This post is brought to you and contributed by Abby Locker.
Making the decision to further your education is a huge one. A college degree, when obtained, opens the doors for graduates to pursue their career goals. Though not required for every field, going to college can help to expand your knowledge in an area you wish to work. Going to college brings with it a lot of personal and financial responsibilities. To ensure that the next few years of your educational journey are successful, it is ideal that you lull these factors around in your mind before enrolling.
Your studies will consume a huge chunk of your time. Unless you’re a new high school graduate, you’ll need to review your current responsibilities and lifestyle to determine where, if at all, college fits in. If you already have a full-time job, for instance, will you be able to handle your professional duties while also going to school on your time off?
How much time do you get off?
Is this enough time to fully engage in your education?
If you’re a single parent, do you have someone to watch the children while you attend classes?
Will class schedules interfere with your duties as a parent?
What is it you want to study when you go to college? This is not only imperative to determining how further education will fit into your current lifestyle, but also necessary for narrowing down your options for school. If you’re interested in fashion graduate programs, for example, you’d look for a fashion or creative arts college that focus on these studies. As graduate programs can be rigorous, you could review sample schedules or program descriptions to determine what the course load would be like.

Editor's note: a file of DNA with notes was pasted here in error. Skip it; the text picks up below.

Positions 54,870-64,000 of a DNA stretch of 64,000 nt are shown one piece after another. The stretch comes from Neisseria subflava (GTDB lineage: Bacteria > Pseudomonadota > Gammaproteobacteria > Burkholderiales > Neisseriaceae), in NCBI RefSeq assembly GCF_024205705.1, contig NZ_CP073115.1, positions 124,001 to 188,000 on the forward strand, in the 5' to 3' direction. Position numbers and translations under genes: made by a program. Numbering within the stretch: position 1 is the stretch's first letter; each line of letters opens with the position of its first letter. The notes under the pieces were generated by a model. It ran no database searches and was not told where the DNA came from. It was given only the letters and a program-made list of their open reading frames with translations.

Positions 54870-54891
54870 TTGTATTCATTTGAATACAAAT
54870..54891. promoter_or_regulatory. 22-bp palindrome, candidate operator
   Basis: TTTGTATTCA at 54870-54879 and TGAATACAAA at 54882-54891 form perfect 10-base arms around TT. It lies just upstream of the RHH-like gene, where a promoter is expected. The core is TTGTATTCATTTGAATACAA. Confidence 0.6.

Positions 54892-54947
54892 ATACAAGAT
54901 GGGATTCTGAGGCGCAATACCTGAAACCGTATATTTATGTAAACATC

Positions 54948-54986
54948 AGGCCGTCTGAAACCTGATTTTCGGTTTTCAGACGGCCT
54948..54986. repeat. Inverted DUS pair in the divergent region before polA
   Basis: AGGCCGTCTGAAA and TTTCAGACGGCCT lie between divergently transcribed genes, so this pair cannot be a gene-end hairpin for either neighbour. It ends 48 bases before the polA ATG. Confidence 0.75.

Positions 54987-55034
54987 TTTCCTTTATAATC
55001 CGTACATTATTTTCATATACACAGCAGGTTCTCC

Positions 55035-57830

Method of Study
Getting a college education has become easier than in previous times. Before, anyone interested in going to college would be required to physically attend school. Now, there are more options. Students can go part-time, attend night school, or consider online degree programs. As each method has it’s pros and cons, it is imperative that you make this decision, again, based on your personal lifestyle. If you work a full-time job, you’d likely prefer a part-time schedule at nights. If you’re a mom, you may prefer to earn your degree online.
Here’s a big factor for a lot of college students – the cost of tuition. Are you able to pay this on your own? If not, what options does the school provide for paying? Some offer internships, grants, scholarships, payment plans, and an option to apply for financial aid. If this isn’t enough to cover the costs, then you’ll need to consider borrowing the money such as by applying for a student loan.
Choosing a School
Have you weighed all the above factors? Is going to college something that you’re interested in doing? Now comes the more taxing part of the process: Choosing a school. There are literally thousands of schools across the country. Knowing which is best for you comes down to more than affordability, here are some quick tips to keep in mind:
- Programs offered
- Proximity to home
- Size (class sizes)
- Studying methods (online, night school, full- and part-time)
- Student resources (career services, tutoring, etc)
- Financial assistance
- Clubs and organizations
Try to narrow your search down based on the above criteria. Then, schedule a campus visit to learn more. Here you can talk with administrators and get more in-depth answers to some questions you may have about the school.
Choosing to go to college does present some personal and financial challenges. Be that as it may, if you’re able to graduate successfully, the reward is great. To ensure you are making the most informed decision about going to college and that you select the right school, keep the above factors in mind.
If you can find a school that fits your schedule, is affordable, has programs you’re interested in, and allows you to continue living your day to day life without any interruptions, it’s worth enrolling in.